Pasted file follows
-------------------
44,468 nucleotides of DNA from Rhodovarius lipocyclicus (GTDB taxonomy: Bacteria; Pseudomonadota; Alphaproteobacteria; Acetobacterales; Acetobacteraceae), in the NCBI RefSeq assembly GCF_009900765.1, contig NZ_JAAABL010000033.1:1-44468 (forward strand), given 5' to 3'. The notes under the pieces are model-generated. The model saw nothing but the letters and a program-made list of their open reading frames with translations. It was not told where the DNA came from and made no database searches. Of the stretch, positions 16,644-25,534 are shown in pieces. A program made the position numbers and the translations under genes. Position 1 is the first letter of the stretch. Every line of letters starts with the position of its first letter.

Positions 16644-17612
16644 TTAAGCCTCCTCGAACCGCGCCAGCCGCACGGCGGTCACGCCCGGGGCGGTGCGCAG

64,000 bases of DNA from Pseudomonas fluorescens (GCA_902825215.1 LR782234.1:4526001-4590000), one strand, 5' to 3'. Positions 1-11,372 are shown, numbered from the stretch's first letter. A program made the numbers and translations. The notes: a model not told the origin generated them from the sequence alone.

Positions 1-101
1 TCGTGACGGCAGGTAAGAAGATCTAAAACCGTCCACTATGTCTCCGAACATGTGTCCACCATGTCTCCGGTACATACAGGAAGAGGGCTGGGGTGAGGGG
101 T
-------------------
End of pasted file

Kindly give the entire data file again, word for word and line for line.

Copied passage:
44,468 nucleotides of DNA from Rhodovarius lipocyclicus (GTDB taxonomy: Bacteria; Pseudomonadota; Alphaproteobacteria; Acetobacterales; Acetobacteraceae), in the NCBI RefSeq assembly GCF_009900765.1, contig NZ_JAAABL010000033.1:1-44468 (forward strand), given 5' to 3'. The notes under the pieces are model-generated. The model saw nothing but the letters and a program-made list of their open reading frames with translations. It was not told where the DNA came from and made no database searches. Of the stretch, positions 16,644-25,534 are shown in pieces. A program made the position numbers and the translations under genes. Position 1 is the first letter of the stretch. Every line of letters starts with the position of its first letter.

Positions 16644-17612
16644 TTAAGCCTCCTCGAACCGCGCCAGCCGCACGGCGGTCACGCCCGGGGCGGTGCGCAG

64,000 bases of DNA from Pseudomonas fluorescens (GCA_902825215.1 LR782234.1:4526001-4590000), one strand, 5' to 3'. Positions 1-11,372 are shown, numbered from the stretch's first letter. A program made the numbers and translations. The notes: a model not told the origin generated them from the sequence alone.

Positions 1-101
1 TCGTGACGGCAGGTAAGAAGATCTAAAACCGTCCACTATGTCTCCGAACATGTGTCCACCATGTCTCCGGTACATACAGGAAGAGGGCTGGGGTGAGGGG
101 T